Issue The best losing team always wins the league

As told by Michael Wood

Bradford City and Colin Todd took a kicking on Saturday in more ways that one. Fans went to offices to be tormented by Town Terriers and the T&A told a tale of City’s defeat. It was not the worst day to be a Bantam but it was probably the worst we will have this season.

Aside from the losing aspect the Town jeers were all the more sweet because we knew that that knew that they did not deserve the three points they emerged from VP with. For every talk of a one sided games and robberies came the calm smile back that that really was football and teams need to know how to defend as well as attack.

And so it went and so it will go and so it will play on the minds of the City squad and management. Questions will come? Are City that good? Are we that good without Jermaine Johnson? Have we hit a limit when we get towards the top of League One? Questions, questions, questions and all undermining confidence but pointing to a truism of football.

The best team at losing always wins the league.

And there it is. The big secret of football at any level. The champions at every level are always the team that handles the inevitability of losing the best because losing – as much as winning – is the fabric of football and while it is important that a team can get three points on a regular basis it is also crucial that on weekends such as City’s when good runs are halted by frustrating and upsetting defeats that those defeats are not dwelled on, that they dwindle and do not dwarf the achievements.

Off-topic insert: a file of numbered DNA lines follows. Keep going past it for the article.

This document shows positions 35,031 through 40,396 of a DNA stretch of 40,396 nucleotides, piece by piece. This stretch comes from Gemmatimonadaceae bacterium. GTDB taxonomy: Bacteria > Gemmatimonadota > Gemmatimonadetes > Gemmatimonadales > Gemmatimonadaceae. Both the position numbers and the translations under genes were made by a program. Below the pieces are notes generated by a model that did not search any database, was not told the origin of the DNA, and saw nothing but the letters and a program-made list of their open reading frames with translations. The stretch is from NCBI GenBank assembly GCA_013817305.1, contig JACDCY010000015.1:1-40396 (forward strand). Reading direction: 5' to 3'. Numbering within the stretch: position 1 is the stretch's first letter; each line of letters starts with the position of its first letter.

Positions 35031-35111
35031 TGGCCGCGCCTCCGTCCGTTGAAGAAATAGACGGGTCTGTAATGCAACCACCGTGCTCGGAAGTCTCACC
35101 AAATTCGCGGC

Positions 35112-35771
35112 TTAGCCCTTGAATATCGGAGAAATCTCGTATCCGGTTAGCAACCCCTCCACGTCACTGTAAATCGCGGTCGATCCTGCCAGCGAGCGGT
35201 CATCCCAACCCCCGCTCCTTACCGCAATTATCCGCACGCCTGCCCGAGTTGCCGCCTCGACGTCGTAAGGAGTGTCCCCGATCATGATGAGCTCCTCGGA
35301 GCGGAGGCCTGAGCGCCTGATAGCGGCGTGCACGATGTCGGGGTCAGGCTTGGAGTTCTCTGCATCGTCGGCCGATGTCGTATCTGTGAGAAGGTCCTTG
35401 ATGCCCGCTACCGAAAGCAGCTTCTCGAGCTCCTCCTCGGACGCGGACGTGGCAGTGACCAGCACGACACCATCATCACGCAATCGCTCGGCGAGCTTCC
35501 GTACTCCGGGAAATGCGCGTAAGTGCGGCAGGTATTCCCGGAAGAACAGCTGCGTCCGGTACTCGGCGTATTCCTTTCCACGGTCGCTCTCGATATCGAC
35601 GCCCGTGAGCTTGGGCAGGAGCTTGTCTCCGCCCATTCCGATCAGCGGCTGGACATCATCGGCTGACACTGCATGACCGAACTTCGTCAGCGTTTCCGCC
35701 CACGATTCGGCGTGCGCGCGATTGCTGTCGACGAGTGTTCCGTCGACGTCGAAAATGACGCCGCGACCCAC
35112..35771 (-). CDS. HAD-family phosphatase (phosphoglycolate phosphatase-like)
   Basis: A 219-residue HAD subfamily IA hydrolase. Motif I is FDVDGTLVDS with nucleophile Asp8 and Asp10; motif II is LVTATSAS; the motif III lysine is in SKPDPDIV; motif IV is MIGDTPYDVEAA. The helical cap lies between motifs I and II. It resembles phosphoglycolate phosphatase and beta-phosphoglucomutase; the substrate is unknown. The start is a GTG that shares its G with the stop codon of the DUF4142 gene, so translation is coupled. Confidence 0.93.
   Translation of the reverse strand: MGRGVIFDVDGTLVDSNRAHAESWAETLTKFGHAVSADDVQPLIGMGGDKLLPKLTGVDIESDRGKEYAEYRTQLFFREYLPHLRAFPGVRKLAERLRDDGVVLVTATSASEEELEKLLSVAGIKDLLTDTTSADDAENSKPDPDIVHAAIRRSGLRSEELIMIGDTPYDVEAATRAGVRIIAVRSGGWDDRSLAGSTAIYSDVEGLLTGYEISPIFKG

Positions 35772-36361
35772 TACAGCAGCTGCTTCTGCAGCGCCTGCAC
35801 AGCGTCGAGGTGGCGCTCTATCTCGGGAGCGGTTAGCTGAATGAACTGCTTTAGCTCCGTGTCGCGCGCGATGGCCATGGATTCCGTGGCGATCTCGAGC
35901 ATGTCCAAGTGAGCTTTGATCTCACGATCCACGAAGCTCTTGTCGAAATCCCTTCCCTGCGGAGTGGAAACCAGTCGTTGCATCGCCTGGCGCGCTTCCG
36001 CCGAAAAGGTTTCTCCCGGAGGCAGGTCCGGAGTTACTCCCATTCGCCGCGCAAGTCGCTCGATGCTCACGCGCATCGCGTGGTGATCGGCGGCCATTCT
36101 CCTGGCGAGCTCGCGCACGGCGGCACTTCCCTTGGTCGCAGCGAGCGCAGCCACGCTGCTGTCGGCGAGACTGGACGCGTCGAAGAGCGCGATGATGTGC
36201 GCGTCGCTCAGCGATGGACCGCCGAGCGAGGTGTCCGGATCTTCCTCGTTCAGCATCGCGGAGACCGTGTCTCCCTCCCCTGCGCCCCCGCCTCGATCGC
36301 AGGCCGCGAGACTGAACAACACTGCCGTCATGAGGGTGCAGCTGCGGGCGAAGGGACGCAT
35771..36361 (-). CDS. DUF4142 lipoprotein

Bradford City – unbeaten at Valley Parade for thirteen games. Worth remembering.

Bradford City in the play offs for League One after recording impressive wins and putting in good performances. Worth remembering.

Worth remembering and worth bringing to the attention of the players to underline the quality of the season thus far that does not evaporate because game thirteen is a poor display compared to the previous ones. The teams that can lose the best win championships and promotions. If Huddersfield at home is looked on as a defeat in singularity and as different from the rest of the season and if lessons are learned and if we move on then this game becomes a minimised downturn in an otherwise successful season.

If defeat is dwelled on then one risks it becoming endemic at the club. One risks a defeat chipping away at morale and becoming a bad run, becoming poor form.

Let us look, if we will, at the Arsenal team which went 49 games unbeaten but went to Old Trafford and lost one game. One game defeated in fifty is nothing but for Arsene’s men it became all sending them into a downward spiral. Confidence all gone after one defeat in fifty and all because the defeat was handled badly.

Contrast that with Chelsea of now, Manchester United of the 1990s, Liverpool of the 1980s. Teams that took losses in isolation. I only once recall the 1980s Liverpool side losing two games on the bounce and I often remember them roaring back from a defeat to give someone a spanking. Even without impressive returns following defeats the likes of Chelsea stop any rot before it happens and that is what Colin Todd and Bradford City have to do now.

Defeat is bad, Saturday’s defeat worse but in context it is only a single game for a side picking up points on a regular basis.